THE scene of action of the collection of narratives assembled in this volume is Delaware Bay and River, that broad waterway which lies central to what is not only the domain of three great commonwealths but in a deeply significant historical sense the keystone region of the American Nation. Of the twenty pieces selected, covering a period of threequarters of a century, this first narrative, as well as the succeeding one by Captain Yong, brings clearly to view the low-lying forest shores of the great estuary in its primitive simplicity of the red man's day, untouched as yet, save for two abandoned sites, by the oncoming, all-transforming complexities of the white man's civilization. Explorers, traders, and adventurers, in the main under the auspices of the enterprising Dutch, had made more or less brief visits to the territory, and the Dutch laid claim to it as a part of New Netherland. An economic incentive, the lure of the enriching beaver trade with the Minquas Indians of the Susquehanna and Allegheny River valleys, a traffic which was readily tapped from the Delaware, was the prime cause, in general, for this earlier interest, and, later, for settlement prior to the Dutch conquest. Very soon the expanding Swedish and English nations were to seek locations on the river and at intervals to come into effective competition with the Dutch for this profitable trade.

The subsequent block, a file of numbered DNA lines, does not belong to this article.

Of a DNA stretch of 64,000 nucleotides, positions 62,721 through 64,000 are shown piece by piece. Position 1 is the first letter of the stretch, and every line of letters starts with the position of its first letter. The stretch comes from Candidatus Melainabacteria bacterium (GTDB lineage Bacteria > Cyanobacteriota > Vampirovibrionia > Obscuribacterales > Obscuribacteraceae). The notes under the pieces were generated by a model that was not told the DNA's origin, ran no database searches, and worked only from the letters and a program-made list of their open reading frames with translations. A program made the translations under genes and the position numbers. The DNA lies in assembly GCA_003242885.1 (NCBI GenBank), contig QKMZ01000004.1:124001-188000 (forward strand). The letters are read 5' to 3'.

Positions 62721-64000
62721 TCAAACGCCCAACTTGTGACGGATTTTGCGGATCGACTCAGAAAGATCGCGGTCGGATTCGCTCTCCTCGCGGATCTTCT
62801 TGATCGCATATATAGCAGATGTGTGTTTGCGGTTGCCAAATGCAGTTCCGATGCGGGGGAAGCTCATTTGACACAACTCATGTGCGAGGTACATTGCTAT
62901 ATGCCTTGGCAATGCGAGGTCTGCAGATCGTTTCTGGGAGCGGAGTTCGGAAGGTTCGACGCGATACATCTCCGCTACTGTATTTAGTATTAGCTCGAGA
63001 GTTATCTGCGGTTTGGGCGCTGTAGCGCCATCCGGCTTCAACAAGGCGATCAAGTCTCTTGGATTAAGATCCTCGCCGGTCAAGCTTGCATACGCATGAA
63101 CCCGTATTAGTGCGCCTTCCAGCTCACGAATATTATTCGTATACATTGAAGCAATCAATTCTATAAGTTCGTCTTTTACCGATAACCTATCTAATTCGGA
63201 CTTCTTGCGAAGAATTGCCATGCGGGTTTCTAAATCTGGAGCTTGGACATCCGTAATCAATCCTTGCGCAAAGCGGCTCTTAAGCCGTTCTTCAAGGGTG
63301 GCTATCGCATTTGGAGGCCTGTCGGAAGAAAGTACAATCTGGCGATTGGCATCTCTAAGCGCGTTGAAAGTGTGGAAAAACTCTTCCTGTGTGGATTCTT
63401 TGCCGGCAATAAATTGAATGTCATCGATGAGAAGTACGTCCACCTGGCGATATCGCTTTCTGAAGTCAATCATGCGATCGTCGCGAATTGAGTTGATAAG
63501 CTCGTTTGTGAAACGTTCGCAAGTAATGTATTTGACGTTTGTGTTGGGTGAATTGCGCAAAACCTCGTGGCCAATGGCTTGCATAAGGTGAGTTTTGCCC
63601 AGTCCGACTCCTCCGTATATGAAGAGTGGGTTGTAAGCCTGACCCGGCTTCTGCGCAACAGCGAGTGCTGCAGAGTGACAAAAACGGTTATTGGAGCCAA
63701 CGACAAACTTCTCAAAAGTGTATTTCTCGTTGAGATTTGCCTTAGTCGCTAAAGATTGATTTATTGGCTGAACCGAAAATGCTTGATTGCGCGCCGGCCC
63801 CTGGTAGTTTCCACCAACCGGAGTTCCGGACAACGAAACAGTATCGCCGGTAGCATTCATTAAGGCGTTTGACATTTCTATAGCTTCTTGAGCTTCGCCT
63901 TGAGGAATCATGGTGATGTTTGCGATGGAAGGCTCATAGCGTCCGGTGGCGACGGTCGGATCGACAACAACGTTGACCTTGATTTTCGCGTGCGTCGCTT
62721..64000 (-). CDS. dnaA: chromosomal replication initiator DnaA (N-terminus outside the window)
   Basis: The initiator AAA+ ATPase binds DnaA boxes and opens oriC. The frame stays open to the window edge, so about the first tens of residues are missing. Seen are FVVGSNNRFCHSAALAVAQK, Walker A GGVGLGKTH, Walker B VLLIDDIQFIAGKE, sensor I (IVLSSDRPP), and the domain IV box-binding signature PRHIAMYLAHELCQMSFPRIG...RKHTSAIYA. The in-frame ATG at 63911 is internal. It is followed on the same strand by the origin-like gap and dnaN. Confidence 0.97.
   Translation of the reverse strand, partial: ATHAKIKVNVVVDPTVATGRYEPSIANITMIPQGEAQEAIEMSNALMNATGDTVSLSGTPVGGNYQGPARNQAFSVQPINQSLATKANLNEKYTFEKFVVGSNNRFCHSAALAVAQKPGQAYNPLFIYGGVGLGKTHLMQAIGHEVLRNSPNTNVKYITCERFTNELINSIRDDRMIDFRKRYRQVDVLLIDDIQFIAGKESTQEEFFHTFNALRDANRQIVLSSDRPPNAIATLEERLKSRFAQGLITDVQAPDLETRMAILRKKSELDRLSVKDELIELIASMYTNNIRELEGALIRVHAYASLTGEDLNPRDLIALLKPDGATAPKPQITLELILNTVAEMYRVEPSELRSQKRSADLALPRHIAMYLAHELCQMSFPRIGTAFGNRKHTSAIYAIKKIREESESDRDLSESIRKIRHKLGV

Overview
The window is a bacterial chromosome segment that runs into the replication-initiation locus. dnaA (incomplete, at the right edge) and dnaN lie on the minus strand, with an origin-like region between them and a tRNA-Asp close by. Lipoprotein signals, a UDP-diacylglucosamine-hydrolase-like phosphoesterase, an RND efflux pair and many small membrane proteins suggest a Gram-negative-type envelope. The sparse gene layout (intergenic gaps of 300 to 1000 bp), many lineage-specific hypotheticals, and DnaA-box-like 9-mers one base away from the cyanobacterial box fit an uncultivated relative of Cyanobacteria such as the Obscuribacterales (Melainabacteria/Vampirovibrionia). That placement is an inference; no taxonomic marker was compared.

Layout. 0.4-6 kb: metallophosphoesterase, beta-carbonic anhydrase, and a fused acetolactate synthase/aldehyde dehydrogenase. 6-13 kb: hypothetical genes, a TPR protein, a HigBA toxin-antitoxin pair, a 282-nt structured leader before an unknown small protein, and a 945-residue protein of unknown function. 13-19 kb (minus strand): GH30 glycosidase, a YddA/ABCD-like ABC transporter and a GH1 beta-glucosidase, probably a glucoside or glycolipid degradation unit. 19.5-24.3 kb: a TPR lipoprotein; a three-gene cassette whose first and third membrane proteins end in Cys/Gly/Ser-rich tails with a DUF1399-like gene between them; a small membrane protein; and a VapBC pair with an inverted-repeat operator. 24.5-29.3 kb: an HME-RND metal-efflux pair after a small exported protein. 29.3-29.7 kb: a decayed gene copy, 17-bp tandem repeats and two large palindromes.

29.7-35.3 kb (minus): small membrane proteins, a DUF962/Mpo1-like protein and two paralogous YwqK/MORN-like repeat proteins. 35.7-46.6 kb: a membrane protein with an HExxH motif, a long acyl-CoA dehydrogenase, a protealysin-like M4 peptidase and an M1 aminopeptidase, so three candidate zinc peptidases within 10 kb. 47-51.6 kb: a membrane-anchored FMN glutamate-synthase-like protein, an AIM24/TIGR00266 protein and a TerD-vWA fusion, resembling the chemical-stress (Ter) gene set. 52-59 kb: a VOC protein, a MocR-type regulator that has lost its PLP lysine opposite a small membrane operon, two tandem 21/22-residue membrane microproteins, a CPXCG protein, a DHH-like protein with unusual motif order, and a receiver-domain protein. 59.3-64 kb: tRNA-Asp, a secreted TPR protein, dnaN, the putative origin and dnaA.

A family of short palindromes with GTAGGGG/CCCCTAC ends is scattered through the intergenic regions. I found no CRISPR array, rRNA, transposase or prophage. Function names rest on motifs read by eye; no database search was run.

The following extracts are translated from a quaint little Dutch book, a small black-letter quarto of [8+] 192 pages, published at Alkmaar, Holland, in 1655. It bears this somewhat lengthy title, so characteristic of books of that age: